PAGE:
Pedestrian Safety: What You Need To Know

pedestrians crossing with near miss by car

It’s easy to relax our vigilance when on the road—whether as a pedestrian, cyclist, or driver. But failing to see that pedestrian, look both ways, or use the crosswalk, could be a fatal mistake. Recently, there has been an upward trend in pedestrian fatalities. According to Richard Retting, an author of the Governors Highway Safety Association (GHSA) report: “We are projecting the largest year-to-year increase in pedestrian fatalities since national records have been kept, and therefore we are quite alarmed.”

This increase is projected to reach 10%. It’s difficult to determine exactly why the number of fatalities is on the rise. Most likely, it is a combination of increased cell phone usage while driving and walking, a higher number of people choosing to walk instead of drive to work in urban centers, and an increase in vehicle usage in general. It is both the driver and the pedestrians responsibility to be safe—though drivers take on an even greater responsibility when they choose to operate a large motorized vehicle around vulnerable pedestrians. Let this upward trend serve as a reminder to be an aware and proactive pedestrian.

  • Make yourself visible. Walk in well-lit areas, wear bright, noticeable, or reflective clothing (especially at dusk and night). If you can, make eye contact with drivers before you cross in front of their car.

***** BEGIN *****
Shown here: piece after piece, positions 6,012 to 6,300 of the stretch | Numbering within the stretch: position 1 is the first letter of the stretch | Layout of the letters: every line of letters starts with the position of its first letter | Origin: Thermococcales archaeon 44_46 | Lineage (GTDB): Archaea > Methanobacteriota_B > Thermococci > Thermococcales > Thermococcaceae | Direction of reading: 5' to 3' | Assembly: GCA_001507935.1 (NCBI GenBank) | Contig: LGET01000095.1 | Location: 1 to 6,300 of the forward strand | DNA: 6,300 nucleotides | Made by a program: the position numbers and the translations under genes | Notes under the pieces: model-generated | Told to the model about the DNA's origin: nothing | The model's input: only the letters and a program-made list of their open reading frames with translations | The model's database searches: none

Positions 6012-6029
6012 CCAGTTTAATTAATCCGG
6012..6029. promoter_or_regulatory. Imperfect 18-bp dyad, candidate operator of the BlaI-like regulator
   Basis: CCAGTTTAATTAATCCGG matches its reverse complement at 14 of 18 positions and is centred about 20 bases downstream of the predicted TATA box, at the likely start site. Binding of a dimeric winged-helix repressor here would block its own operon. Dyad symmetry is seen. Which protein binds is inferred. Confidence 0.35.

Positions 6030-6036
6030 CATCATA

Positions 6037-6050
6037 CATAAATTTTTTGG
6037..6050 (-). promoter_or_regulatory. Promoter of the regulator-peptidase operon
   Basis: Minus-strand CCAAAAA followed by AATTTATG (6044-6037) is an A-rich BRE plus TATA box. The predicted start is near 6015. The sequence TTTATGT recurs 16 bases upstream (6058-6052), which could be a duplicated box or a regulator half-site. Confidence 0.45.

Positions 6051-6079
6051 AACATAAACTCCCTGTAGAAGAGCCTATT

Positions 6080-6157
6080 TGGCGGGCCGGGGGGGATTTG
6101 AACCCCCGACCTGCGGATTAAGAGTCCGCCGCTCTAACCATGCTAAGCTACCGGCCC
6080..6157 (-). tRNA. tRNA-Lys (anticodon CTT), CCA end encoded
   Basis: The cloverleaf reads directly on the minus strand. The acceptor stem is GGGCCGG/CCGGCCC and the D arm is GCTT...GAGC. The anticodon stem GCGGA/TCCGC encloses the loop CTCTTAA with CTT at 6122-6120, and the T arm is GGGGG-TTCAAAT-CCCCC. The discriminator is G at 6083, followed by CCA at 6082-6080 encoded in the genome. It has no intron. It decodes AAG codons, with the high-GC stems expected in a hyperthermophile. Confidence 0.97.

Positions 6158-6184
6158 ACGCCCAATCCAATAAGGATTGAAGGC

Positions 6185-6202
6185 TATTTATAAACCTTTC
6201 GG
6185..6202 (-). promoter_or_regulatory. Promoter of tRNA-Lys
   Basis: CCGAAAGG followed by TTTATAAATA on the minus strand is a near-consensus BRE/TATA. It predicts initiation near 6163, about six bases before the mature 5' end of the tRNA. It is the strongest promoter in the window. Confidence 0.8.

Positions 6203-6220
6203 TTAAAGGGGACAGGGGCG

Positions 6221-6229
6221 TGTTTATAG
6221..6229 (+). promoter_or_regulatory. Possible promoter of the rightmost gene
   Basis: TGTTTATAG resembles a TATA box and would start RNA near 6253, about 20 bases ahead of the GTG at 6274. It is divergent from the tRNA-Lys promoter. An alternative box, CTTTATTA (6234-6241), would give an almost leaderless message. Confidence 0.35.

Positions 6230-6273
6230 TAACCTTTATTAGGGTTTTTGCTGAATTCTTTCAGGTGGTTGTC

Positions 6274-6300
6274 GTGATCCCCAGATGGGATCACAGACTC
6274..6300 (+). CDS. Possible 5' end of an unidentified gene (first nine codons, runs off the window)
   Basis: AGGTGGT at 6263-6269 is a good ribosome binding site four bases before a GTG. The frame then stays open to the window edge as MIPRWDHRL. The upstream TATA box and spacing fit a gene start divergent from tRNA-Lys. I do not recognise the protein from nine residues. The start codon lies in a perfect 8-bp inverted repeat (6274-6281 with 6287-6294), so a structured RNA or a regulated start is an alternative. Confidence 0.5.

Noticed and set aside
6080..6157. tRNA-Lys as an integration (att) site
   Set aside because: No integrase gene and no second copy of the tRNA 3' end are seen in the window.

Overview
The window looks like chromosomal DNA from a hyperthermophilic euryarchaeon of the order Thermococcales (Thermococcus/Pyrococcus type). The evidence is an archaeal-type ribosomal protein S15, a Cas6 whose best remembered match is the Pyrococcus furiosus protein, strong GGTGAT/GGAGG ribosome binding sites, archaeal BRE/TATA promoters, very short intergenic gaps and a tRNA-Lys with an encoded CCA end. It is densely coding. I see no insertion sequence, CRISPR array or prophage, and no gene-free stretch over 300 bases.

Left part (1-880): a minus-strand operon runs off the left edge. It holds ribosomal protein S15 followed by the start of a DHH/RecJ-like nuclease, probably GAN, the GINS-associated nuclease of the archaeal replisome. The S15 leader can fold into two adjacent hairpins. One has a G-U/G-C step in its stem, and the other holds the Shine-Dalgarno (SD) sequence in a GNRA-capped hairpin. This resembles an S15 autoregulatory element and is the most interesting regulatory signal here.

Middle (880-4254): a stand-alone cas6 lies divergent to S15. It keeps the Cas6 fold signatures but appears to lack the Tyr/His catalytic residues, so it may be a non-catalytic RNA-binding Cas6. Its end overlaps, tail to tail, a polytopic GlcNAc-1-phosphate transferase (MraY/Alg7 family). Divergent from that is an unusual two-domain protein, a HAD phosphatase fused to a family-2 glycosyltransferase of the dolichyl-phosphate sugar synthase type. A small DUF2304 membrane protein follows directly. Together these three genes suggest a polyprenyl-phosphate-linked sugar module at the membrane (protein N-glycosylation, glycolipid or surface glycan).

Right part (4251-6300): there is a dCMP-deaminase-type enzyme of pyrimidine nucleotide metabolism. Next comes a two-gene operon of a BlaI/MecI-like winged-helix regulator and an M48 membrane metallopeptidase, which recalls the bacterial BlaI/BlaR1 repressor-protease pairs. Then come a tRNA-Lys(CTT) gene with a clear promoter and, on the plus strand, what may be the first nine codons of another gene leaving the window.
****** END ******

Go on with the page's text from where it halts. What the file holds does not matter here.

• Put the smartphone down, and don’t wear headphones. This blocks two of your most important senses, which allow you to both hear and see any imminent danger.
  • Traffic rules are in place for a reason. Cross the road at a crosswalk, and if you can’t, then cross at a well lit area when their is a large break in traffic. Also be aware of the rules drivers around you are following—this will help you anticipate what they might do.
  • Don’t drink and drive, but also don’t drink and be a pedestrian. Almost half of automobile accidents resulting in pedestrian injuries involve alcohol; surprisingly, intoxicated pedestrians make up 34% of that total.
  • As a driver, do your part: Keep a constant look out for pedestrians, and slow and prepare to stop whenever you approach a crosswalk—even if no pedestrian is visible. In bad weather with poor visibility, turn on your headlights to alert pedestrians of your vehicle’s presence.

Be safe on the roads, and ensure the number of pedestrian fatalities goes down, and safety goes up. Your well-being is important to us. Call BMR Insurance at 714-838-1911 for a free quote.

Copyright: aaron007 / 123RF Stock Photo

, ,

No comments yet.

Leave a Reply